Fire ants are voracious predators and sometimes feed on pests such as boll weevils, sugarcane borer, ticks, and cockroaches. The imported fire ant is thought to have dramatically reduced the range of the lone star tick, a serious livestock pest.

Pest Species of Fire Ants
There are many species of fire ants in the United States, but the most serious pests for National Park Service personnel are four in the genus Solenopsis: the red imported fire ant, the black imported fire ant, the southern fire ant, and the fire ant. Distinguishing between imported and native species of fire ant is difficult, even for experts. Identification usually requires 40 or more randomly collected worker ants for study. The following sections describe the four fire ants of major concern.

Red Imported Fire Ant

Introduced from South America, this species becomes the number one fire ant pest wherever it occurs. The red imported fire ant (Solenopsis invicta) is associated with disturbed habitats, mostly created by humans, and is abundant in old fields, pastures, lawns, roadsides and many other open sunny areas. It often inhabits fields used for agricultural purposes where its large above-ground mounds create problems in planting and harvesting crops. In areas where grass is periodically cut, mounds are flush with the ground and are hard to see. This species is rarely found in mature forests and other areas with heavy shade, unless part of the area has been disturbed by fire or storms.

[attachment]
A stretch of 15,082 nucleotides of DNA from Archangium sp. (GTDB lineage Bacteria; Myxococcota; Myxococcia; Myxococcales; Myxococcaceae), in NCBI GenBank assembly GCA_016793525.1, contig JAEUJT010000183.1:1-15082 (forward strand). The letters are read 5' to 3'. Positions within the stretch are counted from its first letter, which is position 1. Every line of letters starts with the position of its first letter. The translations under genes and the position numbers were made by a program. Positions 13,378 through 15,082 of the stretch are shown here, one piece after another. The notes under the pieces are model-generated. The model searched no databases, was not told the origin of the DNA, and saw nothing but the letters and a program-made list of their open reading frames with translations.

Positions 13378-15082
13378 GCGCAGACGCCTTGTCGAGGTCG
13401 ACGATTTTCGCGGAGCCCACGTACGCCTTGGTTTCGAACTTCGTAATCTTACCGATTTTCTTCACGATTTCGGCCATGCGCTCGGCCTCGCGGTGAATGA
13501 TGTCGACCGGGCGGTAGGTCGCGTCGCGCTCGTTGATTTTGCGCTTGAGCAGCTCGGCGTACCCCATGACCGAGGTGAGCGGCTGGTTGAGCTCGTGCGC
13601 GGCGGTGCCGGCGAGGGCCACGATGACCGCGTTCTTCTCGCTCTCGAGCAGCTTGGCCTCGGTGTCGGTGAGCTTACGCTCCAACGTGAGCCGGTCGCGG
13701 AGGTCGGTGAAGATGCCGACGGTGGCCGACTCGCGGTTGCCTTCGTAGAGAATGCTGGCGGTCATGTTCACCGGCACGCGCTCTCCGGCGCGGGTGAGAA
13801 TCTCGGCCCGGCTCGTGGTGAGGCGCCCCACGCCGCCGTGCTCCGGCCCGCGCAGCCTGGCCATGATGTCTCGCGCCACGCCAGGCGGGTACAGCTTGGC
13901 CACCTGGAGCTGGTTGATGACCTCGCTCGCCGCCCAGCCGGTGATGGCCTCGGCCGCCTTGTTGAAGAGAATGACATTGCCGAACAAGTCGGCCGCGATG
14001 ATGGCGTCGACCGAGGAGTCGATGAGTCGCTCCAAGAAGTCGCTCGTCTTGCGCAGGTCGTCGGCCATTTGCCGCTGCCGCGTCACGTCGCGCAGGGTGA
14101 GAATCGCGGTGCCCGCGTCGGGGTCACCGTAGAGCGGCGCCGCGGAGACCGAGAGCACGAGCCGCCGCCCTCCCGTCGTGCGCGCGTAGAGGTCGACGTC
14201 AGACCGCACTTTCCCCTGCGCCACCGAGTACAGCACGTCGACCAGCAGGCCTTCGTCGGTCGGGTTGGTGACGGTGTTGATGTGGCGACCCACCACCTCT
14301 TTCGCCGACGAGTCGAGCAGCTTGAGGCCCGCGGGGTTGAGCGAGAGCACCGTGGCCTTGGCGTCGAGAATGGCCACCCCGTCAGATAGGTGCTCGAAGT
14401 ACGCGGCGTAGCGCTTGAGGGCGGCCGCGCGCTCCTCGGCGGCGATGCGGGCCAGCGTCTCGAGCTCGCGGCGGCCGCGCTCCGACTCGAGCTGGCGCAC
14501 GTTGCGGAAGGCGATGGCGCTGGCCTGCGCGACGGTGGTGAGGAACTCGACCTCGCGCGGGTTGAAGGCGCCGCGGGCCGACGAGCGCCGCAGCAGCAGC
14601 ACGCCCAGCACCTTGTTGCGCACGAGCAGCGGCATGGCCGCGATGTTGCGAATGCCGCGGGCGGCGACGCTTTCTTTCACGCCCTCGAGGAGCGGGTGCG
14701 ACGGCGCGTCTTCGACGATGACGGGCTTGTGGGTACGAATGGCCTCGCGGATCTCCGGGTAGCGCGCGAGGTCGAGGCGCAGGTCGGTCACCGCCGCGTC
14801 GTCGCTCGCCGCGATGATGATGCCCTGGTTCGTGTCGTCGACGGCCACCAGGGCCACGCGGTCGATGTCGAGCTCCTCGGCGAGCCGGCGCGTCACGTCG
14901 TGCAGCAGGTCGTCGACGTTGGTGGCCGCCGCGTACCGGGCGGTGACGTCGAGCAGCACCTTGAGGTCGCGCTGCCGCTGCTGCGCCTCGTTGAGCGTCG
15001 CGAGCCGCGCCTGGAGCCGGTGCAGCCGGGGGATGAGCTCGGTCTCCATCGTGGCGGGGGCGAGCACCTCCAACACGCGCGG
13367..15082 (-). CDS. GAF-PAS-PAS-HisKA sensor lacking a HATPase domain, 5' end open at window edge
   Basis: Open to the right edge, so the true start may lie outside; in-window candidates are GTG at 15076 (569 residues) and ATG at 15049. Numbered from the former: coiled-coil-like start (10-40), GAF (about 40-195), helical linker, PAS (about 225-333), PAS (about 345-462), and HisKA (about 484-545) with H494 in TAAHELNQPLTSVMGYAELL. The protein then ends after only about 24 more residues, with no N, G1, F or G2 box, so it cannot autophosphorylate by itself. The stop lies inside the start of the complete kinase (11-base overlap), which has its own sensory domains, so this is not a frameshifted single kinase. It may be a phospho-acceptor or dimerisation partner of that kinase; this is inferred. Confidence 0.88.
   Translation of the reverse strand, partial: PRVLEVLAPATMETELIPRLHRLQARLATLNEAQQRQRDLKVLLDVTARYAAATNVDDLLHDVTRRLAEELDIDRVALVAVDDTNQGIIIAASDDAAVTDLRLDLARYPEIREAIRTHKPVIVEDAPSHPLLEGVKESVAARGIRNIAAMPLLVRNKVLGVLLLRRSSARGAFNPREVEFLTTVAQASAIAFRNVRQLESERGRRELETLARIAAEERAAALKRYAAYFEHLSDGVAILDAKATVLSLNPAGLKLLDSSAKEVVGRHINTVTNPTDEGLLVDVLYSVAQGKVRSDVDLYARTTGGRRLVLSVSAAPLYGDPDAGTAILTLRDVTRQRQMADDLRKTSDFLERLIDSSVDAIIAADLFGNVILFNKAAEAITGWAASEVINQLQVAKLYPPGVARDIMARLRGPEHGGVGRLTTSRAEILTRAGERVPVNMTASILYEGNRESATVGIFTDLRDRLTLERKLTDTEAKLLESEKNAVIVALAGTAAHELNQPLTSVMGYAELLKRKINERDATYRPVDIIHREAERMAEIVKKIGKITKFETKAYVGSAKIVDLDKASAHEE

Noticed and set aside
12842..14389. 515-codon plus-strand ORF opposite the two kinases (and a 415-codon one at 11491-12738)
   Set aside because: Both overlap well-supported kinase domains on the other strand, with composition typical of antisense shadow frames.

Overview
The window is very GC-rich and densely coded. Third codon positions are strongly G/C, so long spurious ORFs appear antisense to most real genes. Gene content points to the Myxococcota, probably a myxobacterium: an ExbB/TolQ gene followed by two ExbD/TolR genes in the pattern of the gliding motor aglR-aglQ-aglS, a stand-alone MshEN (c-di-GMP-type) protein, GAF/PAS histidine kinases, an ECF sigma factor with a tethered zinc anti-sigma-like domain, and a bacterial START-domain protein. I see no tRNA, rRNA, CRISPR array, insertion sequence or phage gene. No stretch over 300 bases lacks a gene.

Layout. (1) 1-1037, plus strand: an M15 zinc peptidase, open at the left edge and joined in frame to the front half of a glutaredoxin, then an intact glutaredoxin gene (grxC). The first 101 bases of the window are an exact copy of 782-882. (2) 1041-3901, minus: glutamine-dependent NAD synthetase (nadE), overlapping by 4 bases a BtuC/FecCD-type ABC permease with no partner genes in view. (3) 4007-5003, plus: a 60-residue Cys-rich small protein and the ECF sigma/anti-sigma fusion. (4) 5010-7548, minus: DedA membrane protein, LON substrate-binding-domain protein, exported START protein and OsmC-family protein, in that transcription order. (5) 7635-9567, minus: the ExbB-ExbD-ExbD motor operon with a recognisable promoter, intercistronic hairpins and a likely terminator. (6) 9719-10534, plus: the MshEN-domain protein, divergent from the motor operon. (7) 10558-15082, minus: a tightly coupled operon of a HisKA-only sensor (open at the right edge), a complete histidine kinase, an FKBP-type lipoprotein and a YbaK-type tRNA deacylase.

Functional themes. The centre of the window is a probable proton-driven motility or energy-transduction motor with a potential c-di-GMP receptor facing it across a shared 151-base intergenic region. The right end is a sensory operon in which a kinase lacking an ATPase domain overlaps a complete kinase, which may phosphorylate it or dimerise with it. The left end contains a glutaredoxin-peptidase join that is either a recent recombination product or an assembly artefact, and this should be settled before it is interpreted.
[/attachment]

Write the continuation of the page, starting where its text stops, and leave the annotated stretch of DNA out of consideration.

The red imported fire ant builds mounds that are, on average, 10"-24" in diameter and 18" high. But larger mounds are not uncommon. They also may extend 6' underground. The primary function of mounds, beyond that of the simple ground nests of other ants, is microclimate regulation--controlling the temperature and humidity. The ants can maintain a temperature inside the mound much higher than that outside, allowing them to continue colony growth during cool weather.

The mounds are symmetrical piles of excavated soil, rich in organic materials, laced with interconnected galleries and chambers. The soil below ground also contains galleries and chambers. During foraging periods only a small percentage of ants may be inside the mound; the rest are out gathering food and exploring.